Google Street View Cars Are Now Testing for Air Quality, Too

iStock
iStock

Google Street View has literally changed the way we see the world. Now, the tech giant wants to show people which areas of their neighborhood are the most polluted.

As Tech Crunch reports, 50 of Google's Street View cars—which capture images for Google Maps—will be outfitted with internet-connected air quality sensors produced by San Francisco-based startup Aclima.

This project marks the latest development in Google's partnership with the tech and climate science company. Beginning in 2015, Google equipped its Street View cars with Aclima air sensors and asked drivers to cruise around Oakland, California, on weekdays from May 2015 to May 2016.

The result was a scientific study which revealed that air pollution levels can vary greatly—with five to eight different readings—along the same city street, and even within the same block.

"We found you can have the best air quality and the worst air quality all on the same street," Aclima founder Davida Herzl tells TechCrunch. "Understanding that can help with everything from urban planning to understanding your personal exposure."

The sensors will be used to monitor the levels of particulate matter in the air, as well as carbon monoxide and dioxide, nitrogen dioxide, ozone, and nitric oxide. To start, cars with air sensors will be deployed in just one U.S. city—Houston—while others will be sent to drive around Mexico City and Sydney while going about their usual business of capturing images for Google Maps. The data will then be uploaded to Google BigQuery, where the public will have access to it.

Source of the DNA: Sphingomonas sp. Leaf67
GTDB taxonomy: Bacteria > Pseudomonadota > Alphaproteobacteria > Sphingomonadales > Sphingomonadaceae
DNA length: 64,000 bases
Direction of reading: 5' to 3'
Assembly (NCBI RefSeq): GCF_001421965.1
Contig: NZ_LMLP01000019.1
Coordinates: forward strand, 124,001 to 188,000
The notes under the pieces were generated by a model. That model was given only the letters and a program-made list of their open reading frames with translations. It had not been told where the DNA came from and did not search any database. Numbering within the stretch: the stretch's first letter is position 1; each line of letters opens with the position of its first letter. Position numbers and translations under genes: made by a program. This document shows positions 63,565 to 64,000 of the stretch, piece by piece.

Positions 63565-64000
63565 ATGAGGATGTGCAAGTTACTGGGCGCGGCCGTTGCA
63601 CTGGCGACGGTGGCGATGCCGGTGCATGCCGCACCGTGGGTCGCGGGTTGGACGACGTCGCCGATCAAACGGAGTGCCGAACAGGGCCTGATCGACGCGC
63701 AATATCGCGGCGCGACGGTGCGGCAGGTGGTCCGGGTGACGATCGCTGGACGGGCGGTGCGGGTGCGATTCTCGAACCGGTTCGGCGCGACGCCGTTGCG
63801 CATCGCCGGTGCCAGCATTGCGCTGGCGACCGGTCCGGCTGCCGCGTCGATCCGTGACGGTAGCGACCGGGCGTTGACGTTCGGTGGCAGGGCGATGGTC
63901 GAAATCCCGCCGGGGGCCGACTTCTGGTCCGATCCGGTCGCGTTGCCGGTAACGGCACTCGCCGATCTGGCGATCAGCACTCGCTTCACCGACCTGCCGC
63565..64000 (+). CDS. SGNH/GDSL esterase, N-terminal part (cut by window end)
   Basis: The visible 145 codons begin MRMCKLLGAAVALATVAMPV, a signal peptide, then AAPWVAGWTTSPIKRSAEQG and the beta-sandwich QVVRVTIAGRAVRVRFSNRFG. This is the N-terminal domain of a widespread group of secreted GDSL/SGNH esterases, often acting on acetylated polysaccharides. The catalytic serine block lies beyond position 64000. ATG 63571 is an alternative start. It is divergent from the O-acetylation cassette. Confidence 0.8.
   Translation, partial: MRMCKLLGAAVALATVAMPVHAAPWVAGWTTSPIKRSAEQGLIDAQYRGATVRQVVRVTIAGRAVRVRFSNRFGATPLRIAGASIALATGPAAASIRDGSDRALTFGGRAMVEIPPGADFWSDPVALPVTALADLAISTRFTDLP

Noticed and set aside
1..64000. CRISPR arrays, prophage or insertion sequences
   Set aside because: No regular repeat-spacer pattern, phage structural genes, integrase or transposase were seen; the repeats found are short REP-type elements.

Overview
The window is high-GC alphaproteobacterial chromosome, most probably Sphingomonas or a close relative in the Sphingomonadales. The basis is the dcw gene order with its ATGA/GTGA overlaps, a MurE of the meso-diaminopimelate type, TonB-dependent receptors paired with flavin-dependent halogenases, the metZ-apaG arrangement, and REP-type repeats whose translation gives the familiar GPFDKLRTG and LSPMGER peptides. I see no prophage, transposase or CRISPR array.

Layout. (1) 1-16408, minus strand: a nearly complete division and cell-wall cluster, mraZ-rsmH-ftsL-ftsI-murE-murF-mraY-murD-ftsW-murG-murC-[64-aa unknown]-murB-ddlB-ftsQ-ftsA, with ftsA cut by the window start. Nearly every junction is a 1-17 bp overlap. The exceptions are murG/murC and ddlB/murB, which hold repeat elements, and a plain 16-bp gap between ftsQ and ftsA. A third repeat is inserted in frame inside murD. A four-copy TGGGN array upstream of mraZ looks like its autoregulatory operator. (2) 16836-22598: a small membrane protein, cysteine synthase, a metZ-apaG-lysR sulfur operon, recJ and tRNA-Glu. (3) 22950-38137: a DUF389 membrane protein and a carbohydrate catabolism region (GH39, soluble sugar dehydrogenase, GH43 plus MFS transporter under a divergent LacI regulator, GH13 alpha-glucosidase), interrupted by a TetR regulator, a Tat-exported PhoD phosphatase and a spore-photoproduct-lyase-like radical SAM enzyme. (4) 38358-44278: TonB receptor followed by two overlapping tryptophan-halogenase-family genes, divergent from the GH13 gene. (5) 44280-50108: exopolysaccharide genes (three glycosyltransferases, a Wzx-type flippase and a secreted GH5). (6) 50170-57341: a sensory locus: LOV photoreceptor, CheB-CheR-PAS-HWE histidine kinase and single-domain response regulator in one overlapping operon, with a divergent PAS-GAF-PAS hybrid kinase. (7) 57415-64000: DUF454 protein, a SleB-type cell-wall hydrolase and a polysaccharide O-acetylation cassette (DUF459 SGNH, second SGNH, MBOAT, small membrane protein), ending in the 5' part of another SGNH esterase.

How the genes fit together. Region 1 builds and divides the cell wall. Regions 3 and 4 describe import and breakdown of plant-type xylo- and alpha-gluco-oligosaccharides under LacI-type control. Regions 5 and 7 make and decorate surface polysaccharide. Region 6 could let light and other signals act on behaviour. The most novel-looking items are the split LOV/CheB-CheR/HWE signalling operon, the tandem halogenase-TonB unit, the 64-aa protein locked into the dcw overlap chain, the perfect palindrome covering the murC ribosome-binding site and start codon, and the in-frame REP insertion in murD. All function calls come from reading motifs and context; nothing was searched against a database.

[h/t Tech Crunch]

Find Your Next Outdoor Adventure With This Scratch-Off National Parks Poster

Newverest
Newverest

Whether you’re a devoted thru-hiker, day-hiker, or a casual nature observer, America’s National Park system has something for everyone to enjoy, from wildlife to natural wonders ripe for exploration. And now one Kickstarter campaign is looking to bring your love of the parks into your home with this unique piece of wall art.

The U.S. National Parks scratch-off poster from Newverest will not only inspire your next hiking endeavor, but can help you keep track of your travels as well. If you pledge now, you can receive a copy of the poster for $25, and for $49, you can get the poster and a frame. 

A scratch-off national parks poster on the wall
Newverest

There are 60 different parks on this poster—which is available in black or white—that are represented by colorful illustrations created by local artists. When the poster arrives, though, the illustrations will be grayed-out. It's up to you to scratch them off as you visit the parks, revealing the full-color art underneath. "Think of the national parks scratch-off poster as your bucket list of National Parks,” the company says on its campaign page.